Since Thursday morning, I have talked with each of the members of the department to find out what caused them to change their minds. I think that [one of them] expressed it best. She said that she went into the re-evaluation determined to find the answers to two questions. First, was there a problem with my teaching, or was it a figment of the administration's imagination? And second, if there was a problem, how could it have escaped the department's observation for so long? She said that after sitting in on eight of my classes, she felt that she had the answers. She saw patterns in my teaching that, in individual classes, had not seemed like serious problems, but when they were repeated she could understand why the average to weaker students were dissatisfied. She commented, for example, that I would give a beautifully prepared lecture with nice examples, get to the end, and she would think, "Great, now all he has to do is tie this up"--and instead I would go on to the next topic. She also commented that when students ask questions, she always tries to figure out what it really is they don't understand--which is not always the same as the question asked, because students often don't realize quite what they are confused about. But she said that too often I would take the question too literally, and answer only what the student asked. Another criticism she had was that, because of my mild-mannered demeanor, it was hard to tell the central points of the lecture apart from the minor points. They were all presented on an even keel. Another colleague saw some other problems, such as my not getting all the students equally involved. Also, he pointed out that I would often ask a question, get a right answer, and then go on with the lecture without making sure that everyone understood the answer.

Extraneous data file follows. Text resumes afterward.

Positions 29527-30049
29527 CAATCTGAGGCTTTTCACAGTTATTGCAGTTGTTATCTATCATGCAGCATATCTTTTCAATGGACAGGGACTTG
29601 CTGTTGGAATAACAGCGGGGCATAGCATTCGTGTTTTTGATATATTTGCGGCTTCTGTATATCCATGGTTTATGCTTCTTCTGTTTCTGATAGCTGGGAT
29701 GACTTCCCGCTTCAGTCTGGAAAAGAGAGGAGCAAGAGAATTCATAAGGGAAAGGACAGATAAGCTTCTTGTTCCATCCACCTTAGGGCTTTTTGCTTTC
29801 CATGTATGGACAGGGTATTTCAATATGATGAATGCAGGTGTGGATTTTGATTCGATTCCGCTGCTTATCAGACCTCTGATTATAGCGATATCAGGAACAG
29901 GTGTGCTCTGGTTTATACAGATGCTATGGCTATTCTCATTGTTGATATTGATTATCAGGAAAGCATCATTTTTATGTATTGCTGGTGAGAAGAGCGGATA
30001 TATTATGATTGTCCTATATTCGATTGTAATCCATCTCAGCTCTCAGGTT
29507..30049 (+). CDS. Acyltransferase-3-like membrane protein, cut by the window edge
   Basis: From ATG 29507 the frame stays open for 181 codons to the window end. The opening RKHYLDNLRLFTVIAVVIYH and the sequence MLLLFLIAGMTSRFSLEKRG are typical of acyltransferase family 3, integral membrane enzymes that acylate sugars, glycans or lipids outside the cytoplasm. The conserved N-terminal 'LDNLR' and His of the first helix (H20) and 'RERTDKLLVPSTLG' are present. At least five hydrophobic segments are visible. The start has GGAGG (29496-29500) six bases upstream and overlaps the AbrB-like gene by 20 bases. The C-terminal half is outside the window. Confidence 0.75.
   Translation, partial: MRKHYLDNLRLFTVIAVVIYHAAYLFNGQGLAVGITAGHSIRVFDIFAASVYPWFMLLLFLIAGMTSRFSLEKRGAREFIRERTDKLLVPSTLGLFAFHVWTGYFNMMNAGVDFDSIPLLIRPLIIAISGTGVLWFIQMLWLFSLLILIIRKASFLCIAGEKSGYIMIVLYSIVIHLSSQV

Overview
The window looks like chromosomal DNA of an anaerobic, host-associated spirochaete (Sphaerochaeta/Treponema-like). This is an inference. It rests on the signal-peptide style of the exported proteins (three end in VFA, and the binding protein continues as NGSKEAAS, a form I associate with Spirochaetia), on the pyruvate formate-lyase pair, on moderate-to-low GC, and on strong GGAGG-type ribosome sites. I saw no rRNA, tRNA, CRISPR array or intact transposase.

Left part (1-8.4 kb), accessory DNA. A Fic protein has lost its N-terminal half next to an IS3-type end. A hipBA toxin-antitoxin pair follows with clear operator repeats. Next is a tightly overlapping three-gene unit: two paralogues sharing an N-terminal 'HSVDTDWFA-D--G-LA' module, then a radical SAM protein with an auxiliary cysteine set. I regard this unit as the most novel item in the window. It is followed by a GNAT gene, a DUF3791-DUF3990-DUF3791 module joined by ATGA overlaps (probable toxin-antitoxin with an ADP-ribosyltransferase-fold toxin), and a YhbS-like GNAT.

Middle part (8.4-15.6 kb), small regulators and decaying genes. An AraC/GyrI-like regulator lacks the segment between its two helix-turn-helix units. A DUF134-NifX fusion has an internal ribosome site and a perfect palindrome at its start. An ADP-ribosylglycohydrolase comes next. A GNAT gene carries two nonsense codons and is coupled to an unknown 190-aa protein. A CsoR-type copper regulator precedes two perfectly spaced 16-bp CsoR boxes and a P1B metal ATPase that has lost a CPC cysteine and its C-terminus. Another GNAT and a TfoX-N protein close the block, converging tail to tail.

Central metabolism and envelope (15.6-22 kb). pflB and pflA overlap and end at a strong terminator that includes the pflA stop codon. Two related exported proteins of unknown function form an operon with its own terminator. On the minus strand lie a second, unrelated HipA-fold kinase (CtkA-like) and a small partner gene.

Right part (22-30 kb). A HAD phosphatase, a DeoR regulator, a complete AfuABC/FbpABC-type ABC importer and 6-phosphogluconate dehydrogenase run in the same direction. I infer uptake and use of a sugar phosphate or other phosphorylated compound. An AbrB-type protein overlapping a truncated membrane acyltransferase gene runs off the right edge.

Maybe none of these problems individually was decisive, but taken all together, they made the department too uneasy to recommend me for tenure. My reaction to them was that all the criticisms had some validity, but it was a shame that no one had brought them to my attention four years ago, or even two years ago. It was a fault that we all shared. I did get a warning, in my second reappointment review, that I should find a mentor to work with me on my teaching. The chair and I talked about having him attend my classes, but we never quite found the time, and I don't think that either of us really believed it was serious enough to warrant the effort. We have all learned that attending each other's classes and talking about them should be a routine part of our business. It should start the first year that new faculty come in, and it should continue even with the senior faculty, because they, too, have to deal with the same kinds of classroom challenges the junior faculty do.

In the above entry I portrayed the math department's change of heart in probably the most favorable light. Other people, including my wife, were not so charitable in their opinion of the department. My wife found support from a somewhat surprising source.

5/6/94: Kay went to the college's ombudsman to talk about my tenure decision and her anger over it. Surprisingly, even though the ombudsman is in the administration, she agreed that I had been badly treated. She had also talked with the German professor who was denied tenure, and agreed that the secrecy of the meetings between the administration and the departments was a serious problem. As the German professor commented on Saturday night [when she visited our house for dinner], the secrecy works completely against the tenure candidate, by depriving that person of the ability to defend him or herself before the decision is announced. I have also commented before that the fact that the department cannot view the candidate's complete dossier was a critical factor in my case. If the department had known how exaggerated were the administration's claims about the number of negative student letters in my [previous year's] dossier, they might have reached a different conclusion.